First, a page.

Staying ahead of human rights & press freedom offenders: Why we’re going to Netroots
May 21, 2012
For immediate release, Monday, May 21, 2012
Washington, May 17, 2012—Lauren Wolfe, who heads a human rights project for the Women’s Media Center (WMC), will discuss the governmental challenges humanitarian activists face in using new technology during a gathering of progressive leaders in Rhode Island next month.
Wolfe will participant in the panel “Safeguarding Democracy: Innovations in Technology and Human Rights” in Providence from 10:30 to 11:45 a.m., Saturday, June 9, at Netroots Nation, a national conference of bloggers, newsmakers, social justice advocates, labor and organizational leaders, grassroots organizers and online activists.
“Those who violate human rights and suppress the media are doing so with ever more sophisticated means,” said Wolfe, director of WMC’s Women Under Siege project, which uses research, action and wireless technology to document and end sexualized violence in conflict. “We have to stay steps ahead of them and combat these practices in a way that protects ourselves, our sources, and our basic human rights.”
The panel will be moderated by Sabrina Hersi, digital director at Be Bold Media, a digital media firm that runs online and mobile campaigns for organizers around the world. Others on the panel are Matisse Busto Hawkes, who provides creative and strategic leadership on digital communications for WITNESS, an international nonprofit organization that uses the power of video and storytelling to open the eyes of the world to human rights abuses; Caitlin Howarth, a Roosevelt Institute Pipeline Fellow focusing on human security and humanitarian technology; and Emily Jacobi, co-founder and executive director of Digital Democracy, a New York-based nonprofit that works globally to empower marginalized communities to harness technology to fight for their human rights.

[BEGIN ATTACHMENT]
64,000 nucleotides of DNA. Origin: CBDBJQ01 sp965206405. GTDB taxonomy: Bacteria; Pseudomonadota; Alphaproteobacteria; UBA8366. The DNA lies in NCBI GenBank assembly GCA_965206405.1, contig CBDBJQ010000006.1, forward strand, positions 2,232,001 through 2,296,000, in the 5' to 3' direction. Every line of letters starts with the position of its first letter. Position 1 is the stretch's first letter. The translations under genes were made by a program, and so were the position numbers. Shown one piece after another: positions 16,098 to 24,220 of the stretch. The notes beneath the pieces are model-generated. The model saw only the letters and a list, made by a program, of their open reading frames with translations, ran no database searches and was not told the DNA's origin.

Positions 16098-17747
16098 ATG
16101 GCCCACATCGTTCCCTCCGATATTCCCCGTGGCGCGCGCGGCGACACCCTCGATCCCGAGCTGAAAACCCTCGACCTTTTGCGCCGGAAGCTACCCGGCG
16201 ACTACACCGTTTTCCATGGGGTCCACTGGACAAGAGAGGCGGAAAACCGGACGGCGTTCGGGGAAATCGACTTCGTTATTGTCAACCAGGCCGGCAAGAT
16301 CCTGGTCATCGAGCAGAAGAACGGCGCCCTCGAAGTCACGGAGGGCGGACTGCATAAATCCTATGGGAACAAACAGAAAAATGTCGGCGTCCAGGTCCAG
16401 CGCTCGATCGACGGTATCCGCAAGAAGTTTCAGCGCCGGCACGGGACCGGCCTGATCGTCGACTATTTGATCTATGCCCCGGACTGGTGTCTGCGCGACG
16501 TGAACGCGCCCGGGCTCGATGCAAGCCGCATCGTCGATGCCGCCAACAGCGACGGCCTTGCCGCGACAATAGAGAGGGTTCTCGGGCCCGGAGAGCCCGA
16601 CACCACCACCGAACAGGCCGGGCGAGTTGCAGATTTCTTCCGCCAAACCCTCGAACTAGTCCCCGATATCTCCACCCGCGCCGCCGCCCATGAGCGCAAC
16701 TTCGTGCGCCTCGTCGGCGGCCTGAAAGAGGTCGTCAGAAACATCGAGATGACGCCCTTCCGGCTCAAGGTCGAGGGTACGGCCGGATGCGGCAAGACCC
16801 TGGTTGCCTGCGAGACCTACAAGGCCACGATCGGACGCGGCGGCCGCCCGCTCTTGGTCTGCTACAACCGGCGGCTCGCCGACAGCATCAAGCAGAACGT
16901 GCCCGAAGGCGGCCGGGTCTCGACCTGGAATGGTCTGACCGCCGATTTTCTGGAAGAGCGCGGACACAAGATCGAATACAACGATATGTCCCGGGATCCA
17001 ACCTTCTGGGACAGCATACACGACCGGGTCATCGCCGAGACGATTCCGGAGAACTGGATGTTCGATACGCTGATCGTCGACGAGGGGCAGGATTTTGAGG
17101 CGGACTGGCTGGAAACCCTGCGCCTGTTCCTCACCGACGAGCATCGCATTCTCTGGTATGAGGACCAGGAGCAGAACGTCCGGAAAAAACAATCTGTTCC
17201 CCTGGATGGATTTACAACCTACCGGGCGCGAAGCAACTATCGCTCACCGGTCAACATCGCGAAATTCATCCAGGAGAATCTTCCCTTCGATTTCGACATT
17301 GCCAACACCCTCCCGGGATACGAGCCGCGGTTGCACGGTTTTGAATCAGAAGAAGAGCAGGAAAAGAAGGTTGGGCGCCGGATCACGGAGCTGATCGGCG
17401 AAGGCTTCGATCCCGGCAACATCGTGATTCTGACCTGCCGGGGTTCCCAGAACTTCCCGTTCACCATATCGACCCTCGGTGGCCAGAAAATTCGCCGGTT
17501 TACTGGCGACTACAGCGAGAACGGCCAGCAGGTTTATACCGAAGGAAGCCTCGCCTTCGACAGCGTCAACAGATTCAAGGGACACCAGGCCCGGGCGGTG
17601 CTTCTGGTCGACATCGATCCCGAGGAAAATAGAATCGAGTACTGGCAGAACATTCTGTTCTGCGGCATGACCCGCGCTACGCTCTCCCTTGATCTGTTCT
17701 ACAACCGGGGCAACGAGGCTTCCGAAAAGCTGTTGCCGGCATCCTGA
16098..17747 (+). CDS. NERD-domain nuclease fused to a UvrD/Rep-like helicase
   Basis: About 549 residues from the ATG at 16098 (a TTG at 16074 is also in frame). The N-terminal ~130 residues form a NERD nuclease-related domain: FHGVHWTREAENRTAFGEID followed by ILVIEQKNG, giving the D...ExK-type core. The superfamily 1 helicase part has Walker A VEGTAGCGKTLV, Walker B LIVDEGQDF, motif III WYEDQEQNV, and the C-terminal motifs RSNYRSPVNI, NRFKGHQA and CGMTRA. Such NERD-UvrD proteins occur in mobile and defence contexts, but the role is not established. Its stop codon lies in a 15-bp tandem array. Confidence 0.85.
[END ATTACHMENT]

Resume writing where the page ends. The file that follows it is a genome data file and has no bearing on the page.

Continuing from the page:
Wolfe is an award-winning journalist who has written for publications from The Atlantic to CNN.com. She was previously the senior editor of the Committee to Protect Journalists, where she focused on journalists and sexualized violence. She studied at Wesleyan University and Columbia University’s Graduate School of Journalism and is the recipient of four awards from the Society of Professional Journalists.
The Women's Media Center makes women and girls visible and powerful in the media by working with the media to ensure that women’s stories are told and women’s voices are heard. The Center does this in the following ways: media advocacy campaigns, media monitoring for sexism, creating original content, training women and girls to participate in media, and connecting women experts with the media. The Center was founded in 2005 as a non-profit women’s media organization by Jane Fonda, Robin Morgan, and Gloria Steinem.
For more information, contact Cristal Williams Chancellor, media relations manager, email@example.com or 202-587-1636. She will be attending Netroots Nation, along with Michelle Kinsey Bruns, WMC online manager.